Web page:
Yarnworker is for weavers who love to weave on the rigid-heddle loom
My mission is to share know-how that brings ease to the weaving life. Yarnworker grew out of my love for the rigid-heddle loom and teaching others to use it. Yarnworker is a space to discover all that the rigid heddle loom has to offer, including helpful FAQs, resource lists, terms to know, blog posts, YouTube videos, an online school, and Yarnworker’s monthly newsletter.
From books and patterns, to online classes and weave-alongs, I create learning tools that help you build the skills you need to weave the cloth you want. My goal is not to tell you the best and only way to weave, but rather offer you best practices to get started and help you discover the techniques that work for you.
All Weavers Welcome
In the sea of yarn and weaving information, Yarnworker offers you something very specific, rigid-heddle weaving techniques, patterns, and inspiration. I love all looms, but rigid heddle weaving is what I know best. Much of the information I offer may be applied to any loom type, most is specifically related to rigid-heddle weaving.
All Yarn Welcome
While I may offer advice about why one yarn is better than another for a given project, there is no yarn that you can’t weave with. From my personal predilection towards minimally processed, producer-sourced yarns, to easy-to-find big-box beauties, my focus is on offering know-how to weave using materials that will get you the results you want.
All People Welcome
As a largely virtual space, the Yarnworker community is comprised of folks from all walks of life—all nationalities, all sexes, all cultures, all colors, all races, all religions, all sexual orientations, all ages, all sizes, all abilities, all people from all sorts of families, and all are welcome. We may not all agree on all things, but we do agree that weaving is tops and we want to grow our weaving skills in an environment that is encouraging, inclusive, and informative.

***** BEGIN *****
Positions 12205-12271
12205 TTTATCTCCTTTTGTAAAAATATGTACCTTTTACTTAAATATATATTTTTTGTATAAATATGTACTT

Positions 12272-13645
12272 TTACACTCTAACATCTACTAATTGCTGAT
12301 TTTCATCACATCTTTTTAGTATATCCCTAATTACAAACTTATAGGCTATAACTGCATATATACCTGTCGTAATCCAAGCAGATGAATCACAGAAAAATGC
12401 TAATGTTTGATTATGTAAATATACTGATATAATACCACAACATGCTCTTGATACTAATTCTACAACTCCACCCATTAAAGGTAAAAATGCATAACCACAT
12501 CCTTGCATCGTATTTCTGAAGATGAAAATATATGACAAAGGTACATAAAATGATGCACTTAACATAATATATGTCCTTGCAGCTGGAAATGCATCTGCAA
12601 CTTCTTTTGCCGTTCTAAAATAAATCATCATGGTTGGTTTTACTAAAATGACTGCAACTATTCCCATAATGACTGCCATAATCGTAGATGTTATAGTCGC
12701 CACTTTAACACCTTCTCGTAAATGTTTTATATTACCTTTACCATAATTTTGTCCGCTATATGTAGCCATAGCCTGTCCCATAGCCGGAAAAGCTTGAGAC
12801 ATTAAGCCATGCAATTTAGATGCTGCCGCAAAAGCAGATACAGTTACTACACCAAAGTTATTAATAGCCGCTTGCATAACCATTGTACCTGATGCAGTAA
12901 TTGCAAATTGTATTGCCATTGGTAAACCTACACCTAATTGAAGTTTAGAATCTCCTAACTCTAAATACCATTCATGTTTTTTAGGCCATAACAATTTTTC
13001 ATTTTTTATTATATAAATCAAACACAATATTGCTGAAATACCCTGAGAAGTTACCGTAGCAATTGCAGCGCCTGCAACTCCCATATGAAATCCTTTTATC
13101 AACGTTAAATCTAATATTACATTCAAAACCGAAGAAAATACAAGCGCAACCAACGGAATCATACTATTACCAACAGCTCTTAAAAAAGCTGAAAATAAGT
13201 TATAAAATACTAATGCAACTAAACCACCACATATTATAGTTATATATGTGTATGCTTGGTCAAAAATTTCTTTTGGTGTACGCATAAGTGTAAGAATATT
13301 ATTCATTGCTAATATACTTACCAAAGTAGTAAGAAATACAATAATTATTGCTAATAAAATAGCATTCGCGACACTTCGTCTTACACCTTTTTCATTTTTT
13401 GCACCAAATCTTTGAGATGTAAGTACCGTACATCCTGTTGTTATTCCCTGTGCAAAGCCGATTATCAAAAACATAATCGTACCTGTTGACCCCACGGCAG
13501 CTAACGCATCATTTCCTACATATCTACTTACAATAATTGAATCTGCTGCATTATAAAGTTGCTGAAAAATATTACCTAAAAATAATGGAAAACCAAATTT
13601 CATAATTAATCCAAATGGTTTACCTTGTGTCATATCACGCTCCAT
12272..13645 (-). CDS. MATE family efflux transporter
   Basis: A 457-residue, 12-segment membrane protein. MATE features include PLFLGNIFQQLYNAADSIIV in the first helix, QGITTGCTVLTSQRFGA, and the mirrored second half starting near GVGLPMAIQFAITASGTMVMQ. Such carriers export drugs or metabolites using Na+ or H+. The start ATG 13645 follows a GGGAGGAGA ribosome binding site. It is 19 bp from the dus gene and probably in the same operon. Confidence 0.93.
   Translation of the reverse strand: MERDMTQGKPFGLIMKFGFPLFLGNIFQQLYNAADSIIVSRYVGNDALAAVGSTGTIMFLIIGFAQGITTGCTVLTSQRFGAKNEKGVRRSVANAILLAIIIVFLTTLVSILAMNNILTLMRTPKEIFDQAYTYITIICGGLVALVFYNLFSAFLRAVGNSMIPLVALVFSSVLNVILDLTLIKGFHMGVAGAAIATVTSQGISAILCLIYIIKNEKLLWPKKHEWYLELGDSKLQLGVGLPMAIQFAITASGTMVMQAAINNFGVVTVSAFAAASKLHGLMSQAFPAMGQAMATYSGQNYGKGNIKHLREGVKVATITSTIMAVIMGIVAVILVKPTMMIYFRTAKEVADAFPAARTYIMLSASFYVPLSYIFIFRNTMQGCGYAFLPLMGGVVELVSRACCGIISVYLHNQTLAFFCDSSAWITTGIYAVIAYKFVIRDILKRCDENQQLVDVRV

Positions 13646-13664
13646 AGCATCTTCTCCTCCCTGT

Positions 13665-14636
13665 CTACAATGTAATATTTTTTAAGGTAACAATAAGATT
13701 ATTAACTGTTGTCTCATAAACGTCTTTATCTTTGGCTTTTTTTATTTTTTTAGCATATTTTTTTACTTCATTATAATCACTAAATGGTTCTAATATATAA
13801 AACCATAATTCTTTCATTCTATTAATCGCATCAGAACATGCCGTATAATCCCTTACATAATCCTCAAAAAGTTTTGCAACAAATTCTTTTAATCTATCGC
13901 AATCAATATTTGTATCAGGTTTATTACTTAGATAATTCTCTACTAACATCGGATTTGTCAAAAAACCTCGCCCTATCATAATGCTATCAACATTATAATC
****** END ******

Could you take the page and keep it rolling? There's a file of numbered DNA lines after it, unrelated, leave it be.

I personally monitor all the activity on my sites and feeds. If there is anything I can do to make your experience better please don’t hesitate to reach out to me at firstname.lastname@example.org. You can see the spaces I hang out on the contact page.
The Yarnworker Team
As an almost one-woman show and full time teacher, the majority of the work put in to make Yarnworker run is done by me. However, no one works in a vacuum, and I could not do what I do without an amazing team of contractors who contribute to Yarnworker’s success. To learn more about me, click here. Following are folks who help me do what I do.
Holly is a blogger, sewer, knitter, and virtual assistant. Holly helps manage the additional elements introduced to the Yarnworker world with the launch of the Patreon community, and takes on projects that help move Yarnworker forward.
Janet’s strength is in making complicated concepts easy for the beginner to understand, and in checking all the crunchy mathy bits so you don’t have to. Janet loves spreading her obsession with yarn and fiber to others via classes at her shop, The Bobbin Tree, and other locations around the Canadian Maritimes and the U.S., as well as in her online floor loom weaving class on MyBluprint.com.
Liz is an inventor, entrepreneur, and graphic designer. She brings a friendly, consistent look and feel to the Yarnworker environment. Liz is the design talent behind What If? Ideation that helps small businesses get their creative projects done.
I create a ton of content, and Cindy reads almost everything I write. I so value her input and timely turn-arounds. Cindy is the knitwear designer behind Orange Smoothie Knits.
Mark of Wiard Web Works built the Yarnworker website and helps me keep it running and up-to-date.
While not contractors, per se, the Yarnworker Patreon community makes the Yarnworker School possible. I could not have taken Yarnworker to this next level without their support, and I’m eternally grateful.
I used to occasionally publish patterns from other rigid-heddle weaving teachers. When I launched Yarnworker, I thought this might be my primary activity, but oh, how, Yarnworker has morphed. While publishing other weaver’s work is not really what I do now, if you are a rigid-heddle weaving teacher or would like to chat about the teaching or pattern publishing environment, please feel free to contact me. There can never be enough patterns nor enough teachers.
Jean Ahearn found her niche in helping other rigid-heddle loom weavers. She discovered how to create 8-shaft pinwheels with such a loom, and has shared numerous useful tips, tricks, ideas, and many patterns as jeen on Ravelry.
Deborah is a full-time weaver and artist-in-residence at the Studio Channel Island Arts Center in Camarillo, California. She is a popular teacher on the teaching circuit and regularly hosts classes at Stitches, Vogue Knitting, in yarn shops around the country, and online at MyBluprint.com.